I have mostly focused on DC books for the past few years, and while I had heard of “Annihilation”, I had not read any of it. I was intrigued, however, when the announcement was made regarding “Guardians of the Galaxy”. This book promised a new start in an area of the Marvel Universe that had drawn a lot of critical acclaim of late.
While I am not intimately familiar with all of the characters in the title, I knew of Rocket Raccoon from Mike Mignola’s mini-series and I also knew of Warlock and Quasar from their previous incarnations. After hearing so much chatter about the Annihilation story, I decided to take a chance on this #1 issue to see just how New Reader Friendly it could possibly be.
My lack of experience with this niche of the Marvel Universe didn’t cause me any concern when I sat down and gave this a good read. This team comes together from the extenuating circumstances (the story ones, not the critical acclaim or commercial viability) of the Annihilation adventures. The issue gives a nice education about the formation of the team, some insight into each character and plenty of flat-out action. Do I know why they’re fighting the Universal Church of Truth or even what the Universal Church of Truth is? No. But the concept is there â€” the UCT are the bad guys, while this ragtag bunch are the good guys. I felt at ease reading about Starlord, even though this was my first (memorable) encounter with him. Same holds true for Drax and Gamora.
Dan Abnett and Andy Lanning do a fabulous job of avoiding cliches while setting the team up. Even though the personalities are obviously disparate, there is no obligatory in-team fighting, but the interaction between characters remains dynamic. The previously mentioned insight for the characters comes in the form of engaging the reader by breaking down the fourth wall under the premise of debriefing videos. Mantis proves especially valuable in this capacity, as she provides insight that most assuredly will appear in the advance solicits soon to appear for new issues of this series. This was well-executed and I hope to see it continue in future issues.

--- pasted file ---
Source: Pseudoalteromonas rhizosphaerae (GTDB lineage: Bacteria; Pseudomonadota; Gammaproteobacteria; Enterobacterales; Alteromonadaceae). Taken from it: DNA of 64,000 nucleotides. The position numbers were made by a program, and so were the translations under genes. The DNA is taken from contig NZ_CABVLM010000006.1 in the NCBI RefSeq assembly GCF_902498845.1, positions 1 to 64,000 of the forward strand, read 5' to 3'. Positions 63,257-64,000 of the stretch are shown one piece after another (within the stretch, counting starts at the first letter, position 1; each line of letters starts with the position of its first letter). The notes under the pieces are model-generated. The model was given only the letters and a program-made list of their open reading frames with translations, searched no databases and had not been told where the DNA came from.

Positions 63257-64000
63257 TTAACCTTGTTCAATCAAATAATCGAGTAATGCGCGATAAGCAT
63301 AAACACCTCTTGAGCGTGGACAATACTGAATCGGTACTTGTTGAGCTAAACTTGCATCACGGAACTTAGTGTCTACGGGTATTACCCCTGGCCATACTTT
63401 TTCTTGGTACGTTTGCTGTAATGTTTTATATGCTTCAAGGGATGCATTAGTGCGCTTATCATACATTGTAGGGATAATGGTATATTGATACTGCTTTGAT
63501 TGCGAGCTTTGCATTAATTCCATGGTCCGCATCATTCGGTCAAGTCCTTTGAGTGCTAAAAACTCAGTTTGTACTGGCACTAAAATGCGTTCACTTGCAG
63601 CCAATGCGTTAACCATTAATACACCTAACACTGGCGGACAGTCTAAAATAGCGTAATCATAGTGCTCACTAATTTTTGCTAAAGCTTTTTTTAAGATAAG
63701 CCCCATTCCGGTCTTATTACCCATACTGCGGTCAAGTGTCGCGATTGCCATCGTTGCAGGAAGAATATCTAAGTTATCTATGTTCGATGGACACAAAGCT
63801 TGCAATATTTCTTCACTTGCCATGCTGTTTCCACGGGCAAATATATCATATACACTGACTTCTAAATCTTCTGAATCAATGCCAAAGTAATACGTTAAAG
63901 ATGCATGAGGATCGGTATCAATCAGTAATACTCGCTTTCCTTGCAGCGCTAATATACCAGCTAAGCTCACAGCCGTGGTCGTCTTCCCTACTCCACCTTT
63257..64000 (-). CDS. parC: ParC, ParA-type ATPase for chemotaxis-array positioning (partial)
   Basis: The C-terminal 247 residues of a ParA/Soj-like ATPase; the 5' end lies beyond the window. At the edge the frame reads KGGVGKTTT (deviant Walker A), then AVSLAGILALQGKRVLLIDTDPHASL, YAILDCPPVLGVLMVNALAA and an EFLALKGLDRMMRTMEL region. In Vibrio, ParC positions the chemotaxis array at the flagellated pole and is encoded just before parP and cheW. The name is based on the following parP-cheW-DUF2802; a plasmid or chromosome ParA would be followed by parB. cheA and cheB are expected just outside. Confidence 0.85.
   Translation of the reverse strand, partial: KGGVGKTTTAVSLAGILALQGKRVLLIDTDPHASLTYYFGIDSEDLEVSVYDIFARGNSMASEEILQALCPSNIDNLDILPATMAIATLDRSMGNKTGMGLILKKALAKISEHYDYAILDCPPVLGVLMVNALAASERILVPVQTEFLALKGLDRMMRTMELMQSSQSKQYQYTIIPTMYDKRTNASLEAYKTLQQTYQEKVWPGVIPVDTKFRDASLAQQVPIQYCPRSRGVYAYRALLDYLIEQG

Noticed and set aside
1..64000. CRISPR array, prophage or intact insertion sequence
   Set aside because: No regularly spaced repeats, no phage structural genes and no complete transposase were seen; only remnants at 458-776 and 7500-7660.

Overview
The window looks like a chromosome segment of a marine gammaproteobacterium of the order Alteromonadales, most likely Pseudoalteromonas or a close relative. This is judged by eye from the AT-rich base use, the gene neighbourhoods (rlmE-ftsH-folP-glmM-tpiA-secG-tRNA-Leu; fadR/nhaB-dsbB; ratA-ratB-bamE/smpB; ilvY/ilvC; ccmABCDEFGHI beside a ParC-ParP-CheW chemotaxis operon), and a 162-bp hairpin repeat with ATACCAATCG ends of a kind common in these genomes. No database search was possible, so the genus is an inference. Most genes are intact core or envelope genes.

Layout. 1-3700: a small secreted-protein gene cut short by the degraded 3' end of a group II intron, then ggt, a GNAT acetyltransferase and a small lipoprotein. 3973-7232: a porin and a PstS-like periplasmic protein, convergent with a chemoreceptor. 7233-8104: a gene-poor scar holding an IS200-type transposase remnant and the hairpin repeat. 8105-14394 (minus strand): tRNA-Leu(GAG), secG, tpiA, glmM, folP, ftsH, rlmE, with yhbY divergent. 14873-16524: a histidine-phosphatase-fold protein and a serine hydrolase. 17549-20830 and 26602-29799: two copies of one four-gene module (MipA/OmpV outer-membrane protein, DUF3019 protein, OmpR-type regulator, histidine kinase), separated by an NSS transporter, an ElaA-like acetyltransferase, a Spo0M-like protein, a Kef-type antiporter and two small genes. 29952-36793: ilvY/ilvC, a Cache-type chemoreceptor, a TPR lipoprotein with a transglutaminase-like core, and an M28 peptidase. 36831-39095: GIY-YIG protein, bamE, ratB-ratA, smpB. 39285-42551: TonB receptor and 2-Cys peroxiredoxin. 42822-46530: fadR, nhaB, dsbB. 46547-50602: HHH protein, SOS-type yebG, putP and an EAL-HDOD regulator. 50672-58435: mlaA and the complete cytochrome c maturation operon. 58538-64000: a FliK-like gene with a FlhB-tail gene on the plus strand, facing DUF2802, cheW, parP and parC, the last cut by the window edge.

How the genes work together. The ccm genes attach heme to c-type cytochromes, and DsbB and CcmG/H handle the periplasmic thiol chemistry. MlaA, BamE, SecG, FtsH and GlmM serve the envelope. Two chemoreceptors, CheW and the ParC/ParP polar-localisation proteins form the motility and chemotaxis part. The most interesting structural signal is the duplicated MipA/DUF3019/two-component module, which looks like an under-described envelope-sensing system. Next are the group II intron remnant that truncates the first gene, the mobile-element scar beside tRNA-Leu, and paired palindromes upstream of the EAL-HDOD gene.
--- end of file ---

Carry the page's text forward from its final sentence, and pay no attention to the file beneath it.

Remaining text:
I’ve liked Pelletier’s work for quite some time now, I’d dare say since I first encountered his early foray into the Marvel Universe in the pages of “The Incredible Hulk”, lo those many, many moons ago. Pelletier delivers the goods on this issue, which is great when you consider the cast ranges from a telepathic Russian dog to a reborn artificial lifeform or two. He doesn’t stop there, however, as there are spacecraft, explosions and aliens aplenty to put on display here. Undoubtedly, Magyar and Caramagna polish up the pencil work, but they don’t bury it.
The book is fast paced, yet packed with insight and personal interludes, tempered by glorious visual fireworks, making this seem like an underpublicized big screen gem set to runaway with more box office receipts than the production studio thought it was worth. A lot of information crosses the page here, but not at the expense of overwhelming a newly-minted reader. This is a summer comic at its very best. I may not have known the characters or the background that put them into this situation, but I have gained enough clues through this read to understand the important niche this cluster of cast-offs fills. More importantly, I find the cast and their interaction engaging enough to know I’ll be back for a few more issues at the very least as I attempt to learn more about this group and the big screen action they encounter.